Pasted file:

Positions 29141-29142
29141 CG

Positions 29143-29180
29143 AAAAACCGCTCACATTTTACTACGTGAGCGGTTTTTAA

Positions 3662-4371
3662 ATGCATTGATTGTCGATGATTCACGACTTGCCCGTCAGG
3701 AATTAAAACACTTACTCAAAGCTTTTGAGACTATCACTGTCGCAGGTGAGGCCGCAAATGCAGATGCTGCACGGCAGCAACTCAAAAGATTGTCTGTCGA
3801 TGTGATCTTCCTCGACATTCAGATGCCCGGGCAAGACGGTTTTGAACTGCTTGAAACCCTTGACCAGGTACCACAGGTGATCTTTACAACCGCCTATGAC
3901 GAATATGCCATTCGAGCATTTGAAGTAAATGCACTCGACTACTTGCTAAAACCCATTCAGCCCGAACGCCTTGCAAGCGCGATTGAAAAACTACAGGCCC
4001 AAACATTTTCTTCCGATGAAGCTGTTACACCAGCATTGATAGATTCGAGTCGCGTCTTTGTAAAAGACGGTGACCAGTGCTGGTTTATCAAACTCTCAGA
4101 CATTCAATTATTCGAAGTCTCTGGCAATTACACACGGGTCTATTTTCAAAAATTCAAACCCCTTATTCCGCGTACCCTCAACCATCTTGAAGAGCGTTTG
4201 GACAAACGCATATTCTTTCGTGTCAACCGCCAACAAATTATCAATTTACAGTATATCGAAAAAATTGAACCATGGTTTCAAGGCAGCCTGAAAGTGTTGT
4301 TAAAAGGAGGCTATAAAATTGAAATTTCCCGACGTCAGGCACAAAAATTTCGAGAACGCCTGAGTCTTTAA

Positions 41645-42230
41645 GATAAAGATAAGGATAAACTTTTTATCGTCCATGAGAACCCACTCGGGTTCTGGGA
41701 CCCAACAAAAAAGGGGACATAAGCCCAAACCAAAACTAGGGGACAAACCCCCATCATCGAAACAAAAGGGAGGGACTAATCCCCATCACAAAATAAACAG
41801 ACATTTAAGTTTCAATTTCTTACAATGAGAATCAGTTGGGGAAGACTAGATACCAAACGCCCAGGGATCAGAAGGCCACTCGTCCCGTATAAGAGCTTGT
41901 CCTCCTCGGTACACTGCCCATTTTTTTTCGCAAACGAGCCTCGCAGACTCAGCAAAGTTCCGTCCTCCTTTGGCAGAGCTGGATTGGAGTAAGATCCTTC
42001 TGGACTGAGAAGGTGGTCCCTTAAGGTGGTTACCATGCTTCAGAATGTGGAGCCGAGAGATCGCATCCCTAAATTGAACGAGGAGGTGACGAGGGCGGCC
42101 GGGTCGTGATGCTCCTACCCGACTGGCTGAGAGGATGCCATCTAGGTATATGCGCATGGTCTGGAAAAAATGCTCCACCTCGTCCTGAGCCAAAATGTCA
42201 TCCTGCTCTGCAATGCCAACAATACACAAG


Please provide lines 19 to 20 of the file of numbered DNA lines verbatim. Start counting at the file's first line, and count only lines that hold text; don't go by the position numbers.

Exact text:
42001 TGGACTGAGAAGGTGGTCCCTTAAGGTGGTTACCATGCTTCAGAATGTGGAGCCGAGAGATCGCATCCCTAAATTGAACGAGGAGGTGACGAGGGCGGCC
42101 GGGTCGTGATGCTCCTACCCGACTGGCTGAGAGGATGCCATCTAGGTATATGCGCATGGTCTGGAAAAAATGCTCCACCTCGTCCTGAGCCAAAATGTCA